Posts tagged: self awareness

Strength is Elastic (Not Steel)

Do you equate strength with the following?

  • Loud
  • Brusque
  • Aggressive
  • Reluctance to “give in”
  • Authoritative
  • Fast talking/Quick witted
  • Unemotional

If you do, I ask you to think carefully about your definition of strength.

Real strength has flexibility and resilience. Think of the power of water… it is powerful in it’s own way. Think of people who have changed the world for the better. Seldom are they the loudest people in the room. They may have an unrelenting drive… like water… but they don’t have to bully and belittle. They know that building up others, leading with self awareness and grace, are a more powerful force than any muscle flex or shouted order.

“Strength begins with unwavering resilience, not brittle aggression.” Seth Godin

Image credit: Bands 3

Change Sucks

Image result for change sucks

“The best way out is always through.” Robert Frost

Change Sucks

Ok, so I’m going along in my life… things are okay, not terrible. Then all of a sudden (well it’s seems sudden), things fall apart. What the heck happened. I didn’t change! They did! I didn’t do anything wrong, they did! Why did they have to________? (fill in the blank) Why is __________happening to me? How come they always __________? If they would just listen to me about __________, none of this would have happened! I don’t want to change!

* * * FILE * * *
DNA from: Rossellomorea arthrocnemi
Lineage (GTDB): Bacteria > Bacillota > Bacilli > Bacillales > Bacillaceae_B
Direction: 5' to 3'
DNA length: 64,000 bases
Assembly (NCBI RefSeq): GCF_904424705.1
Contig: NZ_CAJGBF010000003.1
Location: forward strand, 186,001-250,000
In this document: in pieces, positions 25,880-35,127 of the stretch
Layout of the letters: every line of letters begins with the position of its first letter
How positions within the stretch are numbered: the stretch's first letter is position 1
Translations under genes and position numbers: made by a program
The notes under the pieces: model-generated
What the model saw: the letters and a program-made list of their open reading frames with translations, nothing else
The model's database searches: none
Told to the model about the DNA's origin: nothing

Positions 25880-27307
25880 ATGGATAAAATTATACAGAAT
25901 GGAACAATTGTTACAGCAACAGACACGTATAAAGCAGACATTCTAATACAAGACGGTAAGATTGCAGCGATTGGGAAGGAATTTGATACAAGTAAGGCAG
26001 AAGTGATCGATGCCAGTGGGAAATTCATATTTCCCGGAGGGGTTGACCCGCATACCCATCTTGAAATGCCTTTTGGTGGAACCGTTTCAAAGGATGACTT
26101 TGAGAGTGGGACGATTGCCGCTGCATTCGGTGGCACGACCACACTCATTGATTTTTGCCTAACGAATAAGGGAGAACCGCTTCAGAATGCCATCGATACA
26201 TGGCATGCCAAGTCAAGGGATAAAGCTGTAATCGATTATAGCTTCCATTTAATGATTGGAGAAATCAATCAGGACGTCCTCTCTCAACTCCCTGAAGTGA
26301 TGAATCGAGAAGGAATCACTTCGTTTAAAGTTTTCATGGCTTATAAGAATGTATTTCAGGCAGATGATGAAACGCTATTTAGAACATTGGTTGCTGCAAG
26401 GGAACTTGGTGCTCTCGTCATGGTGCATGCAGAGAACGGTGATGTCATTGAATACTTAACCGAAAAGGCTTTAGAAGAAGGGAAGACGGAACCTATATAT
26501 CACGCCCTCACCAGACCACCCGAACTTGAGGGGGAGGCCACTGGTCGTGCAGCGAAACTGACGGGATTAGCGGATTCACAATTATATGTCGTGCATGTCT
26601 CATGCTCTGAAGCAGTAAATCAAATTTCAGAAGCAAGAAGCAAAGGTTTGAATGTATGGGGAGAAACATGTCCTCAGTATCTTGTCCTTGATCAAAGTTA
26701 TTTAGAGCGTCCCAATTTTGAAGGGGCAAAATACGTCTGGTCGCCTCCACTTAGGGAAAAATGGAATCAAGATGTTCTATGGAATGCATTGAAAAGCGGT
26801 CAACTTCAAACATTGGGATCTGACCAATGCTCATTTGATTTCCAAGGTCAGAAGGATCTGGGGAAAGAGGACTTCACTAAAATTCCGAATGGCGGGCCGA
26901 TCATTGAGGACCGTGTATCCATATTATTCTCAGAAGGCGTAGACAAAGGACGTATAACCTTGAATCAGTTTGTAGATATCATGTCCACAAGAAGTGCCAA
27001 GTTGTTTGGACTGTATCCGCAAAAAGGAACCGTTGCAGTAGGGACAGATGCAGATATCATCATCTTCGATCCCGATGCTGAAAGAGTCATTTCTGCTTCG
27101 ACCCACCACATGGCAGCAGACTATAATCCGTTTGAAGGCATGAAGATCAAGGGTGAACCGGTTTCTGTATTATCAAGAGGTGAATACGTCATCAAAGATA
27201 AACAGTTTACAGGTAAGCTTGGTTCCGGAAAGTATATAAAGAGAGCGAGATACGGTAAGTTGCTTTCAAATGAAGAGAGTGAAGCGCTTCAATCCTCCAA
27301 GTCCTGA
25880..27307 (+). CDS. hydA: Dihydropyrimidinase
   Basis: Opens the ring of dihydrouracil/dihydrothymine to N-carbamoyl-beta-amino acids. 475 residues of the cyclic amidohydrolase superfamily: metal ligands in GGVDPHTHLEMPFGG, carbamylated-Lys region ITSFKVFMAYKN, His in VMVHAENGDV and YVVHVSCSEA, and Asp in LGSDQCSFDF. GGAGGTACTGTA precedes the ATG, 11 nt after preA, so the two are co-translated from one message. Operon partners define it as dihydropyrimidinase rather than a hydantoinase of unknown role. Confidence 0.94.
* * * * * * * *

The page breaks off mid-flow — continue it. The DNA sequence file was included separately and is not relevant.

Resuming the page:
The Best Way to Cope With Change…

The best way to cope with change is to create it. This sucks too because it requires a lot of work. Ugh. It means I have to look at myself and figure out what my part is in creating this new reality. Then I have to figure out why I’m resisting it and THEN actually make the transition. It’s so much easier to just leave things as they are.

The problem is that life (your life, my life, everyone’s life) is in the middle of change, all the time. It’s just the way it is. We are creatures of habit. It takes energy and strength to create something new.

Looking for Role Models